The British Pound slumped lower on ongoing Brexit worries on Tuesday, while the US Dollar recouped some of its recent losses as investors wait for President-elect Donald Trump's first press conference Wednesday. While Trump's Twitter account has been active since he won the keys to the White House and given clues to his policies, Wednesday's press conference will give Trump the platform to explain his tax and spending plans.
The pound continues to probe the downside as PM Theresa May's plans for Brexit come under increasing scrutiny. PM May, who has stated that Article 50 will be triggered by the end of March, is under pressure from the electorate to outline the government's plans for leaving the EU. PM May and her negotiating team, however, are reluctant to give too much away ahead of the tricky divorce proceedings.
The UK currency continues to be dominated by political uncertainty despite recent data showing the UK economy seemingly in good health. The FTSE 100, aided by the weak currency, made a fresh record high in early trade, while the domestically-oriented FTSE 250 also traded in uncharted territory as equity investors shrug off Brexit fears and focus on the recent strong economic releases.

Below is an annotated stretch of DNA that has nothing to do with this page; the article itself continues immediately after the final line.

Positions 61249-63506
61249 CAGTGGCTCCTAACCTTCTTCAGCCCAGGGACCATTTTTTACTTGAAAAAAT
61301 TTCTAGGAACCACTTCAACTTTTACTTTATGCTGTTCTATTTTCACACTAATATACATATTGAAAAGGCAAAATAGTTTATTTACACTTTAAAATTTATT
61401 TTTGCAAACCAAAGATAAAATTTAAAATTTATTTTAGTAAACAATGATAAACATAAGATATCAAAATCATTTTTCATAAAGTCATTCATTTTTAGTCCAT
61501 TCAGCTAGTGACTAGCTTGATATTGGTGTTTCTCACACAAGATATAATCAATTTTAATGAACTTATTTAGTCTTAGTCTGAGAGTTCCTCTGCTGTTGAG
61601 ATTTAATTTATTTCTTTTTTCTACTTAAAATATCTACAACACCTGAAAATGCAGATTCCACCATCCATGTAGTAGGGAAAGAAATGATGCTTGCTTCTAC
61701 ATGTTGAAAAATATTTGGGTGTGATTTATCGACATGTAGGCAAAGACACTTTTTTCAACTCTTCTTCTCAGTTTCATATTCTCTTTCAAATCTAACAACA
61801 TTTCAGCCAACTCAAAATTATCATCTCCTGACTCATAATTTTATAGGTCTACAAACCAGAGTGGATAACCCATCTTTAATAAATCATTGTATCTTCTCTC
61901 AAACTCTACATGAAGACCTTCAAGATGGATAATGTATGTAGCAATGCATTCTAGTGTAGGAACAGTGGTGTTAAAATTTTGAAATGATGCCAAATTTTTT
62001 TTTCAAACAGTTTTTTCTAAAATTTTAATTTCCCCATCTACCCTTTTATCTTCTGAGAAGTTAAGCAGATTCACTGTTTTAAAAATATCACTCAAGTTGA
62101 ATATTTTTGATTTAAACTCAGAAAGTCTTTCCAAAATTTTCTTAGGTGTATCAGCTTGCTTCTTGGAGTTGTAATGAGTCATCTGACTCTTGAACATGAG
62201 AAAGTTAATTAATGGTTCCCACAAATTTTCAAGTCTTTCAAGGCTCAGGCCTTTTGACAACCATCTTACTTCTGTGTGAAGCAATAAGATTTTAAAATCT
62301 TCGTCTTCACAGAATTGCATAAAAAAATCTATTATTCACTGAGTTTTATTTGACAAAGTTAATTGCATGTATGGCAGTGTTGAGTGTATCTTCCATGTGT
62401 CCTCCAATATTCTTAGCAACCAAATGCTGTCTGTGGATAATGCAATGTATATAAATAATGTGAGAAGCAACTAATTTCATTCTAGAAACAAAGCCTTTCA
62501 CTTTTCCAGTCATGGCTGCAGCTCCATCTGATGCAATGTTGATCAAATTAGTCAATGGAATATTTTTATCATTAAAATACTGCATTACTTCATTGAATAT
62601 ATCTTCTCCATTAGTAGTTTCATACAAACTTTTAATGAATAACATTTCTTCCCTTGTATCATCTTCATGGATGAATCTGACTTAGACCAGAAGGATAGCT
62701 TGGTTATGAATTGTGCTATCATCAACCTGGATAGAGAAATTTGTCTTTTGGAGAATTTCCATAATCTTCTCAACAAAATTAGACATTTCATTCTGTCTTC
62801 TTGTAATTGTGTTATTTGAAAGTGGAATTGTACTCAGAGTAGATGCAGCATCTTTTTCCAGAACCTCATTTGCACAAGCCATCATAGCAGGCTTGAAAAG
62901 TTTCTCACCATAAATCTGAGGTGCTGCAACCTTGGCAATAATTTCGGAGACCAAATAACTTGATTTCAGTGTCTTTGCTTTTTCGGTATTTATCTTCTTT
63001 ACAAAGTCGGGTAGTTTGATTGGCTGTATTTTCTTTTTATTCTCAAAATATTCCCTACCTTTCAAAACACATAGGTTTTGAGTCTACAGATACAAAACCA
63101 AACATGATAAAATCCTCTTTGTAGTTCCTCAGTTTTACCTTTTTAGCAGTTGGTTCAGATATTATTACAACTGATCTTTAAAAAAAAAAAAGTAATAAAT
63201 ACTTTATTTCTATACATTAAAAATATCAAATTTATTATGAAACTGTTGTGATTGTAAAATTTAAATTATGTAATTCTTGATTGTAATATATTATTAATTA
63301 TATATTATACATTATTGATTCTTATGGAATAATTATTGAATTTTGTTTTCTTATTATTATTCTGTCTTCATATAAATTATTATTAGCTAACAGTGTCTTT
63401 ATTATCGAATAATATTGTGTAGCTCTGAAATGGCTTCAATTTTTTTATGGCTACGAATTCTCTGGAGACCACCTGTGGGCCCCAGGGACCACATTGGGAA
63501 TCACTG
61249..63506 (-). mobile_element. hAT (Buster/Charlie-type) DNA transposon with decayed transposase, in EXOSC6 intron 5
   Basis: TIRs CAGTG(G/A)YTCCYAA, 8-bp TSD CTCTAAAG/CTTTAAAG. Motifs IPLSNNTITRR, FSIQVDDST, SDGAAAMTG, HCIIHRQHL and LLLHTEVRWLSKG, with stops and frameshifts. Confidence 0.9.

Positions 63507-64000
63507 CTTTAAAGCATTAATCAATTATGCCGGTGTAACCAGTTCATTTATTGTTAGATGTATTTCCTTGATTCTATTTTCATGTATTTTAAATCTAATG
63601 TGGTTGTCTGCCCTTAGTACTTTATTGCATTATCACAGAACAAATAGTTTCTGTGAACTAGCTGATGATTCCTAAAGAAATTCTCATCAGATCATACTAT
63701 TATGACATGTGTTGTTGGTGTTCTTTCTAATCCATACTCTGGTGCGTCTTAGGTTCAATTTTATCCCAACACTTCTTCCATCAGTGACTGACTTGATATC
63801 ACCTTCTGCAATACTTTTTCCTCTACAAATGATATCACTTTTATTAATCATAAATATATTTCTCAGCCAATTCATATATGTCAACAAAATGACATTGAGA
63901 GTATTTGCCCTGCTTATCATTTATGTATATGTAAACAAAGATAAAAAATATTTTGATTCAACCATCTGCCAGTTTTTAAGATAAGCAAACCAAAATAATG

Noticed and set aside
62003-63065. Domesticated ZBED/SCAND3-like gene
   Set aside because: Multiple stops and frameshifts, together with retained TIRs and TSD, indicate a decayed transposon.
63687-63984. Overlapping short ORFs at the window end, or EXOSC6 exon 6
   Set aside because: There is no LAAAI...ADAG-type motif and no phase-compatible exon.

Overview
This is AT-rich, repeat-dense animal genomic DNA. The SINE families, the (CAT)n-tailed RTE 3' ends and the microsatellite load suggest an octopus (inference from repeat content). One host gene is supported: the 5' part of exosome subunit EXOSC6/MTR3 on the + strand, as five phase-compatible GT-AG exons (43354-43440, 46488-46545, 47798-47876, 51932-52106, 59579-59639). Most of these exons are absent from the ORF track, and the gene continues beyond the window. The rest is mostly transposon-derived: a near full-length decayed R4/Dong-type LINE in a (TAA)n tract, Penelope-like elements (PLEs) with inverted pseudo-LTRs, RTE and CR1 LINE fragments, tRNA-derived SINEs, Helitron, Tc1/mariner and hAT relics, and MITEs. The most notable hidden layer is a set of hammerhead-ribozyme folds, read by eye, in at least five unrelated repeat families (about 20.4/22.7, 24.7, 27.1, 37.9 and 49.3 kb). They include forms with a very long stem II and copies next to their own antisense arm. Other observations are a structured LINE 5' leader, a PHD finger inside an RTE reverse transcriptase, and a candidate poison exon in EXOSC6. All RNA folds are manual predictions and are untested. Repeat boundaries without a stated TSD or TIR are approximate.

On Monday the pound following indications from PM May that Britain is heading for a so-called “hard Brexit”. Sterling was down against the Euro at 1.15 and fell a cent against the greenback to 1.21 dollars.
On Sunday Mrs. May said the British Government is “working to get the best possible deal” for the UK on the issue of trade. But she stressed the importance that will be given to gaining full control over immigration during divorce negotiations with Brussels.
Pressed on the issue of single market membership, the Prime Minister said some people had suggested the UK could “keep bits” of EU membership as it looks to leave the bloc. Mrs May appeared to shut down that possibility as she said: “We are leaving. We are coming out. We are not going to be a member of the EU any longer.”
The pound has dropped around 18% against the US dollar and 10% versus the euro since the June 23 vote as traders expect the British economy to be significantly weaker once it quits the European Union.